If you will read articles on the laundry industry, there are now a lot of innovative ways to do one’s own laundry. There is even a bicycle laundry where you do both the exercise and the chore simultaneously. On the market side, we understand that clients today are smarter thanks to technology. With all the increase of prices everywhere, they are more discriminating to where they put their hard-earned money in. Given that, I think the laundry industry should look at the business beyond just a washing-machine rental. I think we should also think of providing the service our clients deserve.


If you have questions on the story or about putting up a laundry business, email me at rhapolega@yahoo.com.


Featured image shows Drip & Dry’s Eastwood branch.

Tagaytay is the new growth area for laundry. Before you invest, consider these 4 challenges first.


Real estate development in Tagaytay City. Wikipedia image courtesy of Manilaspirit

Like many cities, Tagaytay is experiencing a boom in tourism and business activities, which is good news for the laundry industry.

With huge demand for hotel rooms, restaurant services, wedding caterers and other hospitality services, these businesses are relying on a growing number of laundry shops to wash and provide their daily linen and uniform requirements.

On top of these, the hundreds of units of condominiums and houses that mushroomed over the last decade means a large client base for retail laundry services.

But putting up a new laundry in Tagaytay can also be a challenging endeavor – especially if you have not considered some location-specific challenges.

Here are 4 of them:

Supply and Quality of Water

It is known within the industry of Tagaytay’s – and the greater Cavite’s – water supply challenges. Read an article here by the Business Mirror.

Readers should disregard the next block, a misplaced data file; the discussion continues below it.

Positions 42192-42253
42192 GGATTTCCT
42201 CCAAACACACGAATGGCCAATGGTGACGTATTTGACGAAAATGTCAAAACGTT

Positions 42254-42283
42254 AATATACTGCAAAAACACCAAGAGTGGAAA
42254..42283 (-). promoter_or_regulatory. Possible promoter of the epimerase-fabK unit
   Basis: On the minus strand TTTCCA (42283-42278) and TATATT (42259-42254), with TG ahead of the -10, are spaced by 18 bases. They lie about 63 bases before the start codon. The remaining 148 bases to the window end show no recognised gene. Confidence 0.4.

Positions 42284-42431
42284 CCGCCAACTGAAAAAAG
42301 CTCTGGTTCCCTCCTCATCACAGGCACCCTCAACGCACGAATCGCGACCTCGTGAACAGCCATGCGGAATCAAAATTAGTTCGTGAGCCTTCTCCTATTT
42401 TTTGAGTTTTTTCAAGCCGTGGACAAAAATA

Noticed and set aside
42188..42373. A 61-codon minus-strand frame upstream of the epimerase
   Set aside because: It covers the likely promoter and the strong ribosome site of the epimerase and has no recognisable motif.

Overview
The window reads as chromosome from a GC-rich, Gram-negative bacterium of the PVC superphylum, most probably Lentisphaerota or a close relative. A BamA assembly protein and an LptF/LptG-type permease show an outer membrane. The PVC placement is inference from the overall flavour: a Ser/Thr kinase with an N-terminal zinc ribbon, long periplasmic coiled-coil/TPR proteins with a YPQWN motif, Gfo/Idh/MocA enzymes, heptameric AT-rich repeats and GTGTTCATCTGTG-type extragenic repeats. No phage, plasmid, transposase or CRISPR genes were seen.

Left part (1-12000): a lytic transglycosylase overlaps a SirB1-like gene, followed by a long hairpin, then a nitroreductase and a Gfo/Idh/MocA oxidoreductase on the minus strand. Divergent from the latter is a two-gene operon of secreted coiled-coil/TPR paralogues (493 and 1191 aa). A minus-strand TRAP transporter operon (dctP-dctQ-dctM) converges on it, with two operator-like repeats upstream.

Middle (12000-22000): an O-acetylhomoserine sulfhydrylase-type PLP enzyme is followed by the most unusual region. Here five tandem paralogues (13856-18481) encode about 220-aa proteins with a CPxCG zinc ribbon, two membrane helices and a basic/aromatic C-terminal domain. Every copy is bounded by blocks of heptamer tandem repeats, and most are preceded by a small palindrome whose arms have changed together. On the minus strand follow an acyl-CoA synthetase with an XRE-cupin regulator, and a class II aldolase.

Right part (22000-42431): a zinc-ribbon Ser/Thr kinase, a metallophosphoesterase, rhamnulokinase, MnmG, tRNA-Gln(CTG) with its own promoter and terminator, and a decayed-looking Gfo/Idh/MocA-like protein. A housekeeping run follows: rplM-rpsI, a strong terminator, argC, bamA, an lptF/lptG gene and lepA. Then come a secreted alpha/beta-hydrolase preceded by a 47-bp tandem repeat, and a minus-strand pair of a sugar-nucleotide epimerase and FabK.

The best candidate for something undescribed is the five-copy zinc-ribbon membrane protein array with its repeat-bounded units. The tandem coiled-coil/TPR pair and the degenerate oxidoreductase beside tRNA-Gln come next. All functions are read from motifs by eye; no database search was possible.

Some in Tagaytay also rely on hard water (deep well), which I mentioned in past articles are not the preferred kind of water for laundry as it requires more amount of chemicals to wash off dirt.

Cost of Electricity

Cost of electricity and LPG are the most expensive portion of laundry. In a place like Tagaytay where relative humidity is higher than Manila, clothes dry longer due to higher amount of water vapor in the air relative to water vapor in saturation. This means laundry shops in Tagaytay (and Baguio as well) need extra heat to dry clothes and therefore use up more power.

Technical Education

Laundry is an industry that heavily relies on innovation and technology. It requires constant education on new techniques and skills enhancement for owners and employees. Owners and employees have to maximize the very few laundry-specific seminars and training available in the area in Tagaytay – or travel to Manila to attend some.


The low number of suppliers of chemicals for laundry, kitchen sanitation and other cleaning services has kept prices a bit up north.


Despite these challenges, Tagaytay is still the new hotbed of opportunities for the laundry industry. Laundry operators, owners and employees need to find solutions, be smart and get the right partners.

If you’re thinking of building your own laundry shop in Tagaytay, ask and plan your next venture by reaching Romy Apolega at rhapolega@yahoo.com.

READ NEXT: 3 Common Headaches in Commercial Laundry


Featured image by Steven Rascoe